Nuu-chah-nulth-aht come together in Nanaimo

Denise Titian, December 19, 2018

Dozens of Nuu-chah-nulth-aht came to the St. Peter’s Church Hall in Nanaimo on Dec. 13 for an Urban Gathering. (Denise Titian photos)

Nanaimo, BC — 

Dozens of Nuu-chah-nulth residents of Nanaimo accepted the invitation of the Nuu-chah-nulth Tribal Council’s Quu'asa department and sat down for a festive turkey dinner at their Urban Healing Gathering.

The event took place Dec. 13 at St. Peter’s Church Hall in Nanaimo. Guests were treated to refreshments and mingled during the time leading up to dinner.

There were tables set up around the room where people could find health information, employment opportunities or they could make cedar bark crafts with Ditidaht elder Geraldine Edgar-Tom.

Children occupied themselves with colouring and they danced while the drummers sang.

A private area was set aside for brushings.

Cathy Holmes of Nanaimo Family Life Association was there to talk about a program called Wise Folks on Shaw Cable 4 in Nanaimo.

“We are always looking for unique and interesting guests,” she said before inviting people to contact her to share story ideas.

Emcee Stan Matthew introduced NTC President Dr. Judith Sayers and Vice-president Andy Callicum.

“Thank you on behalf of the NTC and we look forward to chatting with you – hearing what your community is like,” said Sayers.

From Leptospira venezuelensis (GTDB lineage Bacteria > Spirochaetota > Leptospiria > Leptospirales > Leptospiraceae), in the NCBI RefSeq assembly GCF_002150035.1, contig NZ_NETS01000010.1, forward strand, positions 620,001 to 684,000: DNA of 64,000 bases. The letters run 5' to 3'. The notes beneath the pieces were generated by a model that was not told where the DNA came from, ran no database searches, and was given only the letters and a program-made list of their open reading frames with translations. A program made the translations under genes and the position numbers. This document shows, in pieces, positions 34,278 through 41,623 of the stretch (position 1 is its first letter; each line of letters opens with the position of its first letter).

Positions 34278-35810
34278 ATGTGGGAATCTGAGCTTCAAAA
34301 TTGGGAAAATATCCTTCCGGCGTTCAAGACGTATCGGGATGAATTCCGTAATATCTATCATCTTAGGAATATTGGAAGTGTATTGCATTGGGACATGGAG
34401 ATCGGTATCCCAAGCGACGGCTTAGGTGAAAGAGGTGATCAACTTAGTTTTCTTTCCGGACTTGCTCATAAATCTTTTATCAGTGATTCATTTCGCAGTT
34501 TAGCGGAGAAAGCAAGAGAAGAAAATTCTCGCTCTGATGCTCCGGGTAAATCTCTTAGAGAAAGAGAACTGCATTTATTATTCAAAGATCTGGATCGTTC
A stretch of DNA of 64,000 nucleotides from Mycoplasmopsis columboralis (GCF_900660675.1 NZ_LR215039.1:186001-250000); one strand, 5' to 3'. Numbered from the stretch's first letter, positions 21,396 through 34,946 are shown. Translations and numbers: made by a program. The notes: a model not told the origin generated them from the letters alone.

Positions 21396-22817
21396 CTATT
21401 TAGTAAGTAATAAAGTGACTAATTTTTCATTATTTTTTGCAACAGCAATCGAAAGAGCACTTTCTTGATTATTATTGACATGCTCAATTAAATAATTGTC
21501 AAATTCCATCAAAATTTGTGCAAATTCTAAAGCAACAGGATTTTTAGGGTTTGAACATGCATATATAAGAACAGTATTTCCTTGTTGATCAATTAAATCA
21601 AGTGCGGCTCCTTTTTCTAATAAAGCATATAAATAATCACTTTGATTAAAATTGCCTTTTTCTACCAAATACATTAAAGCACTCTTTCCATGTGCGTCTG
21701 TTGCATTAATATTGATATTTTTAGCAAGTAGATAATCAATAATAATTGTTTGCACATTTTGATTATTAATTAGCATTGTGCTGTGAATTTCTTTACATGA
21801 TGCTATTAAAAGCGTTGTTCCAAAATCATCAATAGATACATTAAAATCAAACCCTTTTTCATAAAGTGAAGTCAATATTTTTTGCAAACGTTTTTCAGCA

“We are happy to be here today; happy to have the opportunity to meet the people and for the opportunity to use our language,” said Callicum.

The vice-president began his dialogue by introducing himself Nuu-chah-nulth style in his language, saying who his parents and grandparents are and sharing what communities he has ties to.

Tseshaht elder Willard Gallic opened things with a Nuu-chah-nulth prayer and asked people for a moment of silence to remember the ones that were lost.

Ed Ross then invited people up to join in the singing of the Nuu-chah-nulth song.

The people were served up a catered turkey dinner by NTC staff.

The event was coordinated and funded through the Nuu-chah-nulth Tribal Council’s Teechuktl Quu'asa Program.

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